The assembly of proteins to form larger macromolecular structures within cells is linked to ribosomes and thus to their synthesis through the process of translation. This is the result of recent studies by scientists from the University of Würzburg and the Max Planck Institute (MPI) for Biophysical Chemistry in Göttingen. Ribosomes adopt the role of a quality "checkpoint" in this context: They make sure that newly built proteins are directly fed into the production lines of macromolecular complexes. The researchers have published their results in the journals Cell Reports and The EMBO Journal.
Playing LEGO at the molecular level
"Think of it as LEGO bricks at the molecular level: One brick is attached to the next until the product is finished. If only one defective or wrong brick is used, the entire building may be compromised as a result." Professor Utz Fischer holds the Chair for Biochemistry at the University of Würzburg. For many years, he has been researching how the so-called "macromolecular machines" are assembled inside cells. His research focus is spliceosomes: these large RNA-protein complexes are an essential part of gene expression within cells. Their job is to remove those sections in the messenger RNA that do not contain any protein-encoding information and unite the relevant sections carrying the information.
In their latest work, Fischer's team with colleagues from Göttingen have figured out the entire production sequence of so-called snRNPs, the subunits that make up the spliceosomes -- from the synthesis of the single components to their assembly and combination into the functioning machine. They identified a hitherto unexpected player in this process: the ribosome.
The role of ribosomes
Ribosomes are the entities where genetic information (in the form of mRNA) is translated into proteins. How these single proteins subsequently assemble to form macromolecular machines had not been fully deciphered until recently. One thing was however certain: The notion that ribosomes release individual proteins into the cell interior where they roam about in search of the matching counterpart could definitely not be true. "The interior of cells is much too crowded for this," says Ashwin Chari, project group leader at the MPI for Biophysical Chemistry. It would take the proteins far too long to form complexes; they would get stuck forming erroneous structures and aggregate as a result causing severe diseases, such as Alzheimer´s, in the worst case.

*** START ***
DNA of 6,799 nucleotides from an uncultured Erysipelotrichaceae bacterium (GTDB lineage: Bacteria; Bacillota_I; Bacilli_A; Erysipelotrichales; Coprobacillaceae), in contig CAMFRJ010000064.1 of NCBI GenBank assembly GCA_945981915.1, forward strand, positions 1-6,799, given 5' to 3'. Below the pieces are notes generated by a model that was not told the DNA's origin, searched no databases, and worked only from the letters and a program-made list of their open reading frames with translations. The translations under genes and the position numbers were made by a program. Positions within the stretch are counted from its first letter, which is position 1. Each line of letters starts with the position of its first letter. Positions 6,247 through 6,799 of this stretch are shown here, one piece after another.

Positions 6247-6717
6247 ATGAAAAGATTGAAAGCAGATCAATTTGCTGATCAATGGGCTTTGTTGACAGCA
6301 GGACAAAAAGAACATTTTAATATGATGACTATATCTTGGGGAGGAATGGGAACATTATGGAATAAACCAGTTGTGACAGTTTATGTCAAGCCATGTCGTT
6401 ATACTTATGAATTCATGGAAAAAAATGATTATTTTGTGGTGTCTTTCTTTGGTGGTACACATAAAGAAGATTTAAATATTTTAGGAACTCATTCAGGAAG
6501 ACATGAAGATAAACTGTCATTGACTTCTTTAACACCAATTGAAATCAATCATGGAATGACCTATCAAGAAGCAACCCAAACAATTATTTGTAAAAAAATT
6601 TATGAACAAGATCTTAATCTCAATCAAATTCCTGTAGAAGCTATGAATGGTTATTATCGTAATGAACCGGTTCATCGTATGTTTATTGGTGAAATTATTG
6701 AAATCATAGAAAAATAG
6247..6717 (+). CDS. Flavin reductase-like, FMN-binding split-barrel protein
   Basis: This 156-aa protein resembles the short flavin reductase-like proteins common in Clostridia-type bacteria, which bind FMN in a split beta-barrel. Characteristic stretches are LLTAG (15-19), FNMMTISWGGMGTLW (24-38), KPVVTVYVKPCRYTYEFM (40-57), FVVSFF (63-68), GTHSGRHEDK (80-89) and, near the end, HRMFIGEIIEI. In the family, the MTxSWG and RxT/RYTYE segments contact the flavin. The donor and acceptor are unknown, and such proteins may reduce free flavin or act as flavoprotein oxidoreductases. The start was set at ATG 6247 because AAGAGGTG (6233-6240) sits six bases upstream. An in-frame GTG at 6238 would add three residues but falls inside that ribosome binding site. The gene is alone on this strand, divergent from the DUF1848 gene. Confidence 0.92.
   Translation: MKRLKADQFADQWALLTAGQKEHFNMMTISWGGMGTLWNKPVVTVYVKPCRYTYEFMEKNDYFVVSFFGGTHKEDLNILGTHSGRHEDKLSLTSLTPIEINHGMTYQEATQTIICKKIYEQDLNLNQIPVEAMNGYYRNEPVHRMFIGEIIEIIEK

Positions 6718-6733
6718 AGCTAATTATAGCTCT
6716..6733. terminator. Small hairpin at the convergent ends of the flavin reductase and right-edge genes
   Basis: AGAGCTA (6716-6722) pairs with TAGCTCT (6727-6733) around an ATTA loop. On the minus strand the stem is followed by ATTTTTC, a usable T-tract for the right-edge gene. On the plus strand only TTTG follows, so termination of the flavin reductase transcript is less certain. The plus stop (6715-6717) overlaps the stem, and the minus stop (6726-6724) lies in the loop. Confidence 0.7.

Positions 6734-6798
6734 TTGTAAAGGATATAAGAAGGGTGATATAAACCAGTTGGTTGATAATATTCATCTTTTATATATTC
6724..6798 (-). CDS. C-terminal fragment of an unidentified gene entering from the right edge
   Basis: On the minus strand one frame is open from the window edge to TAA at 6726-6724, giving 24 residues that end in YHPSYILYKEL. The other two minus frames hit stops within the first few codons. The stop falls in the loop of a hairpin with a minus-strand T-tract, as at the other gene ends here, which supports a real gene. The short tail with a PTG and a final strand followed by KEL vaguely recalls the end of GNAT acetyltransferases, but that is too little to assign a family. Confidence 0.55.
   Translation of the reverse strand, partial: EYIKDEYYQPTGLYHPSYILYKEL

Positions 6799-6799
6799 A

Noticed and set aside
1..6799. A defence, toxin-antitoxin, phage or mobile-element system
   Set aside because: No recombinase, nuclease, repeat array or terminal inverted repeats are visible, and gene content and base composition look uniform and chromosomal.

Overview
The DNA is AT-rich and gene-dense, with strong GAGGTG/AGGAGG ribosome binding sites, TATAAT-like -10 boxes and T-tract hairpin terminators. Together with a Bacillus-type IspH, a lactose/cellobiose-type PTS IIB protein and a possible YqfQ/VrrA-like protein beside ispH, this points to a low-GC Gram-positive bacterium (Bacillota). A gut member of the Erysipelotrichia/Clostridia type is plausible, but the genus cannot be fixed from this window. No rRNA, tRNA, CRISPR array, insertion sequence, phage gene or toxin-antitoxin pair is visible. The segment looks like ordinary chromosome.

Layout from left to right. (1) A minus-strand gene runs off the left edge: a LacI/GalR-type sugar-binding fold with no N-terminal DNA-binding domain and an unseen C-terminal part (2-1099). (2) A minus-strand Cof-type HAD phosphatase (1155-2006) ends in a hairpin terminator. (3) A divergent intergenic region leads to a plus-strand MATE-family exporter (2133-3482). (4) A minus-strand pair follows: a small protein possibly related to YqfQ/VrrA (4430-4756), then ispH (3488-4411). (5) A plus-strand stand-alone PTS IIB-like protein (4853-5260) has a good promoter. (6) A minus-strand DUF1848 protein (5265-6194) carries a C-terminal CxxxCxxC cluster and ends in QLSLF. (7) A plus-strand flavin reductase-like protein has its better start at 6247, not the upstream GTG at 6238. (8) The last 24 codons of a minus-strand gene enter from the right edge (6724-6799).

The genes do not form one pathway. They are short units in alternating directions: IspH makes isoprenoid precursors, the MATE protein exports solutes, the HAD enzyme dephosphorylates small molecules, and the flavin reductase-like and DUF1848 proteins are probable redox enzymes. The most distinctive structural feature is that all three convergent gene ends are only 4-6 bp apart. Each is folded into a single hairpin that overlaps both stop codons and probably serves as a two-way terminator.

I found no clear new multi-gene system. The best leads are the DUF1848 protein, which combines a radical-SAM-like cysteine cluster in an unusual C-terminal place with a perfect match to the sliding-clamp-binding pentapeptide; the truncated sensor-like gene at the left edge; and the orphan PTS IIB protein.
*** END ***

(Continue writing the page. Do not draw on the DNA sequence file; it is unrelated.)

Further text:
"Therefore, a mechanism has to exist in living cells, which protects the newly synthesised proteins at the ribosome and only allows them to associate with their correct counterpart," says Elham Paknia, who experimentally headed-up the entire project. The scientists have been able to prove that this assumption is actually true for the first time. Accordingly, the ribosome does not randomly release the proteins into the cytosol after synthesis, but holds them back until specific helpers, so-called chaperones, deliver the matching counterparts. In doing so, the ribosome assures that only the one intended structure is formed and therefore adopts the role of a "quality inspector" in addition to production.
Huge investment in regulation and control
"Extremely high quality criteria" are a basic principle of cellular function according to the scientists. They were able to demonstrate that often more chaperones are involved in assembling the macromolecular machines than building blocks. This also becomes evident when looking at the cell's energy balance: "The catalysis itself requires much less resources than the regulation and control," says Utz Fischer.
The huge effort is justified: Errors during spliceosome assembly, for instance, trigger spinal muscular atrophy. The disorder is characterised by the loss of motor neurons especially in the spinal cord causing muscle wasting and paralysis of affected individuals. Protein misfolding is also believed to cause various other diseases from diabetes to Alzheimer's.
A general principle
Even though Fischer and his colleagues in Göttingen have elucidated the ribosome's role in assembling macromolecules by using the building blocks of the spliceosome as a model system, the researchers are convinced that this is not an isolated case. "We have good reason to believe that this is a general principle," Chari says. After all, other macromolecules, too, need to be synthesised under the same crowded circumstances while maintaining the highest safety standards.
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